Henry VIII had been able to impose his religion on the people of England, because they themselves desired to break with Rome. Mary failed to impose her religion on then, because her will was not theirs. In her blind fealty to Rome she plunged her country into blood. She repealed all the religious legislation of her father and of her brother Edward VI. But all her efforts were in vain. The awakening intellect of England became more and more Protestant and national, and no laws of princes could prevent its final severance from Rome.
In Scotland, also, the new religion took root. The great reformer there was John Knox, a follower of Calvin. The success of the Reformation in Scotland was of great importance to the history of Europe. The young queen of Scots, Mary, brought up in France, was heart and soul with the Roman Church. If she had had a united country behind her she might with the help of Rome and France have made good her claim to the throne of England. Then in England the Protestant religion might have been wiped out for ever, even as it was destined to be in France. At least, so it seemed to the politicians of the day. Looking back, it seems very doubtful if the awakened spirit of liberty in England could have been so coerced.
As it was, Scotland was divided between the old religion and the new. English Protestants and Scottish Protestants made common cause against the French and the Catholics, and the allied Protestants triumphed. In this first union of religion may be seen the beginnings of united Britain.
Sweden, Denmark, and Norway
The Reformation spread even to Scandinavia and the far north. There, at first, it was imposed by the rulers somewhat after the manner of the English Reformation. But there, too, the people were ready for reform, and the countries soon became entirely Protestant.
During the centuries when the countries of south-western Europe had been rising to importance, Scandinavia had had little effect on them, and had been little affected by them. Its history is chiefly a record of internal struggles between the three kingdoms of Norway, Sweden, and Denmark for supremacy. In 1397, by the Union of Calmar, these three kingdoms were at length united under one ruler. But still, although they had only one ruler, there was no real union among them.
The Swedes especially hated the domination of Denmark, and more than once tried to regain their independence. Then, in 1520, Christian II of Denmark, in the hope of for ever crushing Swedish independence, massacred all the nobles at Stockholm in cold blood.
This horrible deed was called the Stockholm Bath of Blood, and instead of crushing Sweden's desire for independence it roused the national spirit as it had never been roused before. The Swedes threw off all semblance of allegiance to Denmark, and chose a young noble named Gustavus Vasa for their leader. In 1523 there was a revolution in Denmark. Christian II was driven from the throne, and Gustavus Vasa became king of Sweden, and Frederick I of Holstein king of Denmark and Norway.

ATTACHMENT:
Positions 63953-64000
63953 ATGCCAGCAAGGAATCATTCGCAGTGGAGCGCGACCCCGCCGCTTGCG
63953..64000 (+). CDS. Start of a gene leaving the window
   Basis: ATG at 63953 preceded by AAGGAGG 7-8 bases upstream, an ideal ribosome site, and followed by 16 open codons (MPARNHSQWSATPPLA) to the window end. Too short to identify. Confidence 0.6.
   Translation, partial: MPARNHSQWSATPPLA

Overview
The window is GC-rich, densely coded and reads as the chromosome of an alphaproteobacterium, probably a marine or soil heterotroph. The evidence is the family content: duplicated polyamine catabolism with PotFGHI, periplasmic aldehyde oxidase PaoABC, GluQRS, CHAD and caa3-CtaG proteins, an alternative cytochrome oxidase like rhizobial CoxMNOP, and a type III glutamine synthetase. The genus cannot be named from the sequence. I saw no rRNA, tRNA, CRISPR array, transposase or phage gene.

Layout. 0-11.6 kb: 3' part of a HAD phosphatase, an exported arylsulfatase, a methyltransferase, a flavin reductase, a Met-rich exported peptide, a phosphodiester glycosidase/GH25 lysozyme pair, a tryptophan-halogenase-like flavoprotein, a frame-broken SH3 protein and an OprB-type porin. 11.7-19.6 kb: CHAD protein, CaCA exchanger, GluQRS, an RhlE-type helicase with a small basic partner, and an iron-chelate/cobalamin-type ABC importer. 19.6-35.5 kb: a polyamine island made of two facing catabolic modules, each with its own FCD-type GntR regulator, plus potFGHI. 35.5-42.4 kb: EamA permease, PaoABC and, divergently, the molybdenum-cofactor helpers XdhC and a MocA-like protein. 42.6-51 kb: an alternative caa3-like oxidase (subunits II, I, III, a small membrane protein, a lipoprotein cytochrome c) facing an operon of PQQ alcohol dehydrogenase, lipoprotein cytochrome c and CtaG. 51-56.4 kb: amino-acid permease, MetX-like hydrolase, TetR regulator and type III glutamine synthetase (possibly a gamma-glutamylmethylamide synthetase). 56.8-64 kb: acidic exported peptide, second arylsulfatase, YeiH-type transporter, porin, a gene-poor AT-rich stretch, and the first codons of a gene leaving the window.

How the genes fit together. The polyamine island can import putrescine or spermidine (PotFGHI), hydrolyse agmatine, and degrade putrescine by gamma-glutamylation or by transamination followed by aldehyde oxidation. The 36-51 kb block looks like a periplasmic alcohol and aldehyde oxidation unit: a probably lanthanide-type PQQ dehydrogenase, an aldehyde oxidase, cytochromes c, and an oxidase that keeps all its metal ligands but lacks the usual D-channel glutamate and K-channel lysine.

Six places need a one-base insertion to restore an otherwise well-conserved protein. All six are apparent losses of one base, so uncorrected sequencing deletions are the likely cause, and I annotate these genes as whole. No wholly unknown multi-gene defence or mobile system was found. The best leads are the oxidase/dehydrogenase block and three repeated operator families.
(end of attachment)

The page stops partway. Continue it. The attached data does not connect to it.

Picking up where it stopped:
With the reign of Gustavus Vasa the history of Sweden as an independent kingdom may be said to begin. But meanwhile the kingdom was wasted with war. The royal treasury was empty, and Gustavus knew not where to turn for money. But although king and people were poor the Church was rich, and Gustavus determined to take the Church revenues for state purposes.
At a meeting of the Diet in 1527 he made clear his intentions. He was met with fierce opposition on the part of the bishops who were present, and finding he could not bend the Diet to his will he rose in anger.
"Then I will no more be your king," he cried, "and if you can find another who will please you better I will rejoice. Pay me for my possessions in the land, give me back what I have spent in your service. Then I shall go. And I swear solemnly I shall never come back to this debased and ungrateful country of mine." And with that he left them.
But the Swedes could not do without Gustavus. It was he alone who held the country together, and in three days they yielded to his demands. Thus by the will of one man the Reformation was established in Sweden.
A little later the Reformation was established in Denmark. Christian II had been attracted to the new religion, and had intended to introduce it, when his subjects had rebelled and driven him from the throne. His successor, Frederick, was a Protestant, and favoured the religion, but it was not until the reign of his son Christian III that it was fully established in the country.
During his reign also the new religion was established in Norway. For unlike Sweden, Norway had failed to assert her independence, and had even lost her old status as a separate kingdom, and become a mere dependency of the kingdom of Denmark.